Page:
The differences apparently date far back in evolutionary history to the time before humans and monkeys separated from their common ancestor some 25 million years ago, according to Gerianne Alexander, a psychologist at Texas A&M University in College Station, who led the experiment.
"Human evolution has created two different types of brains designed for equally intelligent behavior," Richard Haier, a neuroscientist at the University of California-Irvine, wrote in the journal NeuroImage.
Variety of toys used
In the monkey experiment, researchers put a variety of toys in front of 44 male and 44 female vervets, a breed of small African monkeys, and measured the amount of time they spent with each object.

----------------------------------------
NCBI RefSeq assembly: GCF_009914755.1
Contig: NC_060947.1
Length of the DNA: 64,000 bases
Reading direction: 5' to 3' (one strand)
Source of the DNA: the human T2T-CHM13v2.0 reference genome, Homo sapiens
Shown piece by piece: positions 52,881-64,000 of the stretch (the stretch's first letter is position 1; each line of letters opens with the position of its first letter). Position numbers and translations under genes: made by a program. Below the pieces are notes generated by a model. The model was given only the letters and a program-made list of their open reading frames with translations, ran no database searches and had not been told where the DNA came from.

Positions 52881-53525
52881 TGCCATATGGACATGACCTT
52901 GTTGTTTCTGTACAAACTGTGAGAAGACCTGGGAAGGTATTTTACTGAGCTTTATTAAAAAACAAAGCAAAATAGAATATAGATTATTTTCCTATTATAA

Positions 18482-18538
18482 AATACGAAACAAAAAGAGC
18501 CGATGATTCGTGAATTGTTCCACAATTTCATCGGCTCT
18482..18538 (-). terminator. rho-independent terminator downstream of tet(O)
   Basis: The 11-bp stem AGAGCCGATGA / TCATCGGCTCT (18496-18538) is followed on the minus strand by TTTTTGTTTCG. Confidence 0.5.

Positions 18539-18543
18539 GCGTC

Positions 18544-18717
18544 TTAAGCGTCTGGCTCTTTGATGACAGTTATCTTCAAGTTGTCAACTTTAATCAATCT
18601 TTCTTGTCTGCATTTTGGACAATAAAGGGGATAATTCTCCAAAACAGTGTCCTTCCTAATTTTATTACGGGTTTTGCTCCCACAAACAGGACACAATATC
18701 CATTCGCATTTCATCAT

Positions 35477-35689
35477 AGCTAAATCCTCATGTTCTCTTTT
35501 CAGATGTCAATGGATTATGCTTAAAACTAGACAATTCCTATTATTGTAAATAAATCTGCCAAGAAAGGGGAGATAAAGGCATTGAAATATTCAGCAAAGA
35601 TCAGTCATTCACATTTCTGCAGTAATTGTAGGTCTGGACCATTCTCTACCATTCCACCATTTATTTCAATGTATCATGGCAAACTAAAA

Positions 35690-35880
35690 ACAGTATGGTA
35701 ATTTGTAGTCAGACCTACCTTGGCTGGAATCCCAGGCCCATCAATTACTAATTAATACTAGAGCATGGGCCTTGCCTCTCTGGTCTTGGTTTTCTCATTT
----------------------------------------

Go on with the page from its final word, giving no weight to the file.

Like little boys, some male monkeys moved a toy car along the ground. Like little girls, female monkeys closely inspected a doll's bottom. Males also played with balls while females fancied cooking pots. Both were equally interested in neutral objects such as a picture book and a stuffed dog.
People used to think that boys and girls played differently because of the way they were brought up. Now scientists such as Alexander say a creature's genetic inheritance also plays an important role.
"Vervet monkeys, like human beings, show sex differences in toy preferences," Alexander wrote in the journal Evolution and Human Behavior. "Sex-related object preference appeared early in human evolution," she said.
Alexander speculated that females of both species prefer dolls because evolution programmed them to care for infants. Males may have evolved toy preferences that involve throwing and moving, skills useful for hunting and finding a mate.
Upd: probably this was because the cooking pots were red, and the authors of the paper decided to spin their conclusions somewhat.